As an early ’70s Columbia student, we all LOVED V&T. i still drop by there every now and then and the quality remains excellent. but my diet is now less permissive of high calorie intake.

            • Cato says:

              Keep in mind that Columbia is currently still on holiday break. Students return on Monday.

      • Eric says:

        The Starbucks closing was an easy business decision … they moved half of their business 2 blocks west and opened up a full Starbucks store inside the ABC Cafeteria at 77W66 to serve the other half.

    10. It is sad see more and more West Side businesses going under. Once McGlades closed down, it was the beginning of the end for my old neighborhood. The rents will continue to rise to the point where small shops will have to charge $15.00 for a cup of coffee just to pay the rent.

    11. billie dolin says:

      What a shame! We hardly knew you – our new “go to” place – and we loved you!

    12. carol mills says:

      What do these landlords want? They leave business vacant for years and collect no rent. Why don’t they lower the rent so we can regain business in our neighborhood.

    13. B.B. says:

      Not just UWS, but it is going to be interesting to see what if anything replaces so much of the empty retail space in NYC.

      As noted thanks to our friend Mr. Internet and his cousin Mr. App so much now can be had simply by clicking/flicking a finger. It comes right to your doorstep often free of charge as well. As such just why anyone would need to open a physical retail space (and incur associated expenses) going forward is going to need a strong reason. That long with sound business plan and strong financial backing.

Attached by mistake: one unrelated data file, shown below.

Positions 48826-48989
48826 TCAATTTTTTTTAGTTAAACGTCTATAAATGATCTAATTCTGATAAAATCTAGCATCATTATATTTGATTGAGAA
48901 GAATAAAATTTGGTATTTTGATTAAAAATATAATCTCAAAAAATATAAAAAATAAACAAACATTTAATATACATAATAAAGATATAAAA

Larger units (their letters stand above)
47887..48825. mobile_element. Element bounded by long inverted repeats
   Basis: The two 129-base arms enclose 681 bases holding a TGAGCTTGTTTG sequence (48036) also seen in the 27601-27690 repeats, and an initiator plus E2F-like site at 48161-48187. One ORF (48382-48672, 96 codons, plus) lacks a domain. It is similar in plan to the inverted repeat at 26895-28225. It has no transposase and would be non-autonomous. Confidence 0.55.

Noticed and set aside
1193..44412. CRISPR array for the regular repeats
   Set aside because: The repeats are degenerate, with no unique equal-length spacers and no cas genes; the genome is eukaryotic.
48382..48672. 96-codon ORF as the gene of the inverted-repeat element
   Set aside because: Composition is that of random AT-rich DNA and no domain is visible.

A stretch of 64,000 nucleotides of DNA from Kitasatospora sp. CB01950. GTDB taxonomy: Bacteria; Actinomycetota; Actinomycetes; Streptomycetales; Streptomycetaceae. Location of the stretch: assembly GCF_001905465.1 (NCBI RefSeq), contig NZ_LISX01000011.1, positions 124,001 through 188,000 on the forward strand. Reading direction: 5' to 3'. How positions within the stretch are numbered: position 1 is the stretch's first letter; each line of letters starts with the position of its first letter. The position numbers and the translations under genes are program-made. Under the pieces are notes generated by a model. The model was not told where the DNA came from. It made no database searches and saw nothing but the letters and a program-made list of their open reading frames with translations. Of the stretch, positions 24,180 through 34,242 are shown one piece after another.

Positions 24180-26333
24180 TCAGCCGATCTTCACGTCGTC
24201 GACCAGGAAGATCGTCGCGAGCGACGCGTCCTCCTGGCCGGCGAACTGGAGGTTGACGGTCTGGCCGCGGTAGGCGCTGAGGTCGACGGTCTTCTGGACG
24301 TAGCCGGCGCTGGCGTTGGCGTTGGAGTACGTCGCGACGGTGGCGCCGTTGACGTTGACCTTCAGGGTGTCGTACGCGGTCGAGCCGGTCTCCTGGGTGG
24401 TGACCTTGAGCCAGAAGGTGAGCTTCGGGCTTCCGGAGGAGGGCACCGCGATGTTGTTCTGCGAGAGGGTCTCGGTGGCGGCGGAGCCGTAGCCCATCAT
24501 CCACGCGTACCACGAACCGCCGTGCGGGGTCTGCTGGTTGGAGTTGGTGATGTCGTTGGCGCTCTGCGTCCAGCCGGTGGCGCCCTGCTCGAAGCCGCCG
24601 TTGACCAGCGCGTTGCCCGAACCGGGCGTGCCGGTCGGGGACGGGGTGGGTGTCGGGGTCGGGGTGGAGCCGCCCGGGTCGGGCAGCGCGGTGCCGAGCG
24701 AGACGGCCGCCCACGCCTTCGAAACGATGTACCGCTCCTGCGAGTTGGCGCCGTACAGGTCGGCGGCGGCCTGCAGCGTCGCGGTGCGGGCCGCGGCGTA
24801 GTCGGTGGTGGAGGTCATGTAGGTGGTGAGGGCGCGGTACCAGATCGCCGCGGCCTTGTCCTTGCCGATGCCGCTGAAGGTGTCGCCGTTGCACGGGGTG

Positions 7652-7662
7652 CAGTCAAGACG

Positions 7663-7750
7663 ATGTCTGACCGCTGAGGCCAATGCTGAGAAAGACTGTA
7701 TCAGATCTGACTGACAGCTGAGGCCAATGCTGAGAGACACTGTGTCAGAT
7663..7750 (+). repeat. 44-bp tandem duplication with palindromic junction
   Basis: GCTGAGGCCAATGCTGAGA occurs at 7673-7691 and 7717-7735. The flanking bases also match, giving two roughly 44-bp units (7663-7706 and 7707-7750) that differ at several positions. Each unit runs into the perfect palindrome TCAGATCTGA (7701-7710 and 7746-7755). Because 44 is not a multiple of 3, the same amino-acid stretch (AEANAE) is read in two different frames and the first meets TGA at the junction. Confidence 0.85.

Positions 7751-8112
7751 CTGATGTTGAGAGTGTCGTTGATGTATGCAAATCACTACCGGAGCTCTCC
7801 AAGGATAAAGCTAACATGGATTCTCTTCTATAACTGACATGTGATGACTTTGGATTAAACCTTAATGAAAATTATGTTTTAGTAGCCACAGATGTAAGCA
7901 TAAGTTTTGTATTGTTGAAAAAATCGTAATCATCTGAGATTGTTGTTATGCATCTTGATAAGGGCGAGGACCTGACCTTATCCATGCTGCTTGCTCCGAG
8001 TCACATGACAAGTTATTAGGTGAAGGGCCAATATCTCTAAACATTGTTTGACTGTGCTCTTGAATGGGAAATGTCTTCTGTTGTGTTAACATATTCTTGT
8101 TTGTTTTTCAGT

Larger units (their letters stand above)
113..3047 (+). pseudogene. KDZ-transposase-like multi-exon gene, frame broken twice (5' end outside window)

Even socially Apps and such are killing the need for bars, clubs or other places normal people used to in order to meet/interact. Tinder, Grinder, and God only knows what else is out there take care of everything from dating to…., well you know.

      The UWS like West Village, Chelsea and a few other areas of Manhattan once had a thriving gay bar scene, they are now largely all gone. Eighth Avenue from 14th to 23rd streets is also a sea of vacant ground floor retail.

    14. RK says:

      “High Rent Blight” is not too bad on the UWS compared to other neighborhoods (Tribeca, Village, FIDI).. check out this great site which displays vacancies and describes the drivers
      http://www.vacantnewyork.com/

      My 2c. Went to Nick & Toni’s a few years ago. Thought it was overpriced and underwhelming, and walked out hungry. Maybe that’s a Hamptons’ thing, but I’ve never been back.

    15. B.B. says:

      Meanwhile across CP on the UES China Fun (Second Avenue and 64th Street) has closed after 25 years.

      Owner’s blame NYS and NYC local politicians for their “anti-small business” laws and rules.

      https://www.dnainfo.com/new-york/20170105/upper-east-side/china-fun-closes-blames-government-rules-second-avenue-upper-east-side

    16. WTM.CPW says: